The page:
Educators show up every day for their students—it's what drives us—but if we are not proverbially "putting our own oxygen mask on first," we will not be able to model effective social-emotional practices for our students. Veteran educators may coach new teachers to leave the school building at a reasonable time, resist the compulsion to grade every paper, and take a genuine break on the weekends. In truth, though, these are band-aids we have learned to apply over years of neglecting much deeper systemic challenges in education.

Wholly meeting student needs means we need to ensure our educators are whole first. We need to create spaces in which adults themselves, to use the language of the ASCD whole child framework, are healthy, safe, engaged, supported, and challenged. As the Collaborative for Academic, Social, and Emotional Learning has noted, "In order to create conditions for students to effectively engage in SEL, adults themselves need to feel empowered, supported, and valued."2  Empowering educators requires us to examine social-emotional conditions through an adult-learning lens.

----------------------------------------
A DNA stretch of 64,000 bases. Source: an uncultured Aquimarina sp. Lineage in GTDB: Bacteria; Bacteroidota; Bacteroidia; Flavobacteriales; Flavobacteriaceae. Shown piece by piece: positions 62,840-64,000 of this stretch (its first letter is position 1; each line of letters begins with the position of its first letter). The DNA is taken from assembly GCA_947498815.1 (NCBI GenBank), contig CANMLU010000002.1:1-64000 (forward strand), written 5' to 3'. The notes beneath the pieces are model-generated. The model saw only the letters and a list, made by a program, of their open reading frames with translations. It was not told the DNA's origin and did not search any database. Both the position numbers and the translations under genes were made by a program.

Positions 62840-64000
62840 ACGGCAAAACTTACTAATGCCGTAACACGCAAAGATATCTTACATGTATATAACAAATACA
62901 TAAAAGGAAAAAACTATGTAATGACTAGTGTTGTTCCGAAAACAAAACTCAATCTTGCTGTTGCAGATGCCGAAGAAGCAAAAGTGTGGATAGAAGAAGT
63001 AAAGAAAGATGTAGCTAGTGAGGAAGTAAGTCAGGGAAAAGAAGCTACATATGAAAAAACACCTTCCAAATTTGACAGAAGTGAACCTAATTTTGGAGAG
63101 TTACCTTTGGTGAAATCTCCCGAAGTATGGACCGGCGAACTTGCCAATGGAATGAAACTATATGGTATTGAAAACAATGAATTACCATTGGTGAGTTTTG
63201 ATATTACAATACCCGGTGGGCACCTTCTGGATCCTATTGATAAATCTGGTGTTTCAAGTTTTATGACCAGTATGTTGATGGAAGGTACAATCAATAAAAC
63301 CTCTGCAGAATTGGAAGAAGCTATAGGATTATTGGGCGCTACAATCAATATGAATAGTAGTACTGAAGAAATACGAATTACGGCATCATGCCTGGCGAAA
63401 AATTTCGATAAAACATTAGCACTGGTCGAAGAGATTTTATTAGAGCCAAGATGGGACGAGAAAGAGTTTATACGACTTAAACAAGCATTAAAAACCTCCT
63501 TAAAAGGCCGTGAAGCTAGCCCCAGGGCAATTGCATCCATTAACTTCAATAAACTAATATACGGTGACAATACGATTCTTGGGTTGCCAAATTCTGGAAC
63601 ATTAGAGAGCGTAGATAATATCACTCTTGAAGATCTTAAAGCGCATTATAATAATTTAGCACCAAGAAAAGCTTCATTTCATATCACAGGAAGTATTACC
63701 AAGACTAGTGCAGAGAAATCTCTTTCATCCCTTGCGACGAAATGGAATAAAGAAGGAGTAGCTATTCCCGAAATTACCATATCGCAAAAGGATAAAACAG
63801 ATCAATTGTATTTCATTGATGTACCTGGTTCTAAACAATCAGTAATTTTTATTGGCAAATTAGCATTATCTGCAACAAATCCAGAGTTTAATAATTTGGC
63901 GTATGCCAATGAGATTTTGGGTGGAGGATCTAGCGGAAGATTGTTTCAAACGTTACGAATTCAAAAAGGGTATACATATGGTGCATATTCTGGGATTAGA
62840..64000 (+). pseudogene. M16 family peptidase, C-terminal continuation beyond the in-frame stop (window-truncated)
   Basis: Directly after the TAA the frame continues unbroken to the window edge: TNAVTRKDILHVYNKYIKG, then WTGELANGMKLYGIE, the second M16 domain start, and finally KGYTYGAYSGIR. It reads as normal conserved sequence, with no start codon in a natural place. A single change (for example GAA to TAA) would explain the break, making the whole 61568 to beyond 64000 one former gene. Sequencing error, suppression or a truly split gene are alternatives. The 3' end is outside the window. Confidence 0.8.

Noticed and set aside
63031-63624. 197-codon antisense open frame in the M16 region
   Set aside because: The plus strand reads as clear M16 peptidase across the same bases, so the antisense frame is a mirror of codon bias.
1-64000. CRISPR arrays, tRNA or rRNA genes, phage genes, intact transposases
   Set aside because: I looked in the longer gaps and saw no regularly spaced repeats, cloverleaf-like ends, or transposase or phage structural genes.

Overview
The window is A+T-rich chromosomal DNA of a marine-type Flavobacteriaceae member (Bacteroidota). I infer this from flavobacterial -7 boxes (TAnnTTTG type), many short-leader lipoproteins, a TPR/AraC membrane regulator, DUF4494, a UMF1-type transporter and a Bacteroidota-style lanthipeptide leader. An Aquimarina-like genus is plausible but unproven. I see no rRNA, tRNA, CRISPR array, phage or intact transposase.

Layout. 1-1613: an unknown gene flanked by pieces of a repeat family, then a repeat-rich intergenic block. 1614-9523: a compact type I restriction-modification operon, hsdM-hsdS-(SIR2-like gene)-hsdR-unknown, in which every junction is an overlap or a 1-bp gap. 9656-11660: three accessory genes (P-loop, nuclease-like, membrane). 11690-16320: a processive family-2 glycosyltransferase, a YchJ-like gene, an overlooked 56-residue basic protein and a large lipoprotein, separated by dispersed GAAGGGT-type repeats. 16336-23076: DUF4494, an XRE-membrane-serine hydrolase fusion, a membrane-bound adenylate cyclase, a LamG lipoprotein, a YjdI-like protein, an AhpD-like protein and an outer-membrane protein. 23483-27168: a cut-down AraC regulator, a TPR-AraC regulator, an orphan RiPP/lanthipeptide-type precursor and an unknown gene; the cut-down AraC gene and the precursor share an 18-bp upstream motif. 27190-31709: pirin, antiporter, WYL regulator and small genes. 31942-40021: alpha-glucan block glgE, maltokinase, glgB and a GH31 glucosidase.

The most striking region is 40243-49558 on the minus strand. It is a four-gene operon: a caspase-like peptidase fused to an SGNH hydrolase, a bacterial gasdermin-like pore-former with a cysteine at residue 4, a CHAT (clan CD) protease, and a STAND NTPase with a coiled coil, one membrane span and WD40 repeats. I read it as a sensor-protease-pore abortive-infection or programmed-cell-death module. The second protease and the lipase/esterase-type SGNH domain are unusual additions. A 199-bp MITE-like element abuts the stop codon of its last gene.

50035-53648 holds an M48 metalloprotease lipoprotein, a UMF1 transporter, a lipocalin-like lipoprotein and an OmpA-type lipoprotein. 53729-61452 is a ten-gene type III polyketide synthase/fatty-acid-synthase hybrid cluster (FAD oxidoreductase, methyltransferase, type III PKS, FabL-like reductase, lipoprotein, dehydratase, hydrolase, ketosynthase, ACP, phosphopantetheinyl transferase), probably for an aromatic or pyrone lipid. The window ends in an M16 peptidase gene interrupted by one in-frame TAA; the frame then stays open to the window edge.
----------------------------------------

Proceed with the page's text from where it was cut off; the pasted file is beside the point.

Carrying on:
Survival Versus Recovery

Shannon, one of the coauthors of this piece, offers an example from her own experience of the way educators, blinded by the expectations of their profession, often fail to attend to their own emotional well-being. At one point in her career, Shannon was teaching at a turnaround school close to the neighborhood where she grew up. She recognized and was committed to the level of effort required of this position, and she worked with a strong school leader she respected. However, when a student attempted suicide in her classroom, she was forced to reckon head-on with the emotional load demanded of educators.